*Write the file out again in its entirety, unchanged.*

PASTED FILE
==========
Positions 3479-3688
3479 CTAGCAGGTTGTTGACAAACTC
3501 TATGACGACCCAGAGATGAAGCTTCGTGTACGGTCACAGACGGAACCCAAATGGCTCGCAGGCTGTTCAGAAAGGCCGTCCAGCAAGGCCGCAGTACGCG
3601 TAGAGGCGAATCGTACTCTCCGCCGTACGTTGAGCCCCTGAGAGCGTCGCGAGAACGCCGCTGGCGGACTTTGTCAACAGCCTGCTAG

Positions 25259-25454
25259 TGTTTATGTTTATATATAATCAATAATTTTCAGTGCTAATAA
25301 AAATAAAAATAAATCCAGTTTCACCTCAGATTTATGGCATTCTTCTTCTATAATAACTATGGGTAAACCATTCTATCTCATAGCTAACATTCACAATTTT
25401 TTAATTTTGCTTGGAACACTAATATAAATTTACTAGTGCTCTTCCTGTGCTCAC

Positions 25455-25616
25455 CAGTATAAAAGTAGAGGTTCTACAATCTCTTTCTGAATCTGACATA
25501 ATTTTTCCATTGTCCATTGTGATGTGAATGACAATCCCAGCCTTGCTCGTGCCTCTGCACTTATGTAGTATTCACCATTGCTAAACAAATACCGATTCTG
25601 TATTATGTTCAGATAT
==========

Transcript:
Positions 3479-3688
3479 CTAGCAGGTTGTTGACAAACTC
3501 TATGACGACCCAGAGATGAAGCTTCGTGTACGGTCACAGACGGAACCCAAATGGCTCGCAGGCTGTTCAGAAAGGCCGTCCAGCAAGGCCGCAGTACGCG
3601 TAGAGGCGAATCGTACTCTCCGCCGTACGTTGAGCCCCTGAGAGCGTCGCGAGAACGCCGCTGGCGGACTTTGTCAACAGCCTGCTAG

Positions 25259-25454
25259 TGTTTATGTTTATATATAATCAATAATTTTCAGTGCTAATAA
25301 AAATAAAAATAAATCCAGTTTCACCTCAGATTTATGGCATTCTTCTTCTATAATAACTATGGGTAAACCATTCTATCTCATAGCTAACATTCACAATTTT
25401 TTAATTTTGCTTGGAACACTAATATAAATTTACTAGTGCTCTTCCTGTGCTCAC

Positions 25455-25616
25455 CAGTATAAAAGTAGAGGTTCTACAATCTCTTTCTGAATCTGACATA
25501 ATTTTTCCATTGTCCATTGTGATGTGAATGACAATCCCAGCCTTGCTCGTGCCTCTGCACTTATGTAGTATTCACCATTGCTAAACAAATACCGATTCTG
25601 TATTATGTTCAGATAT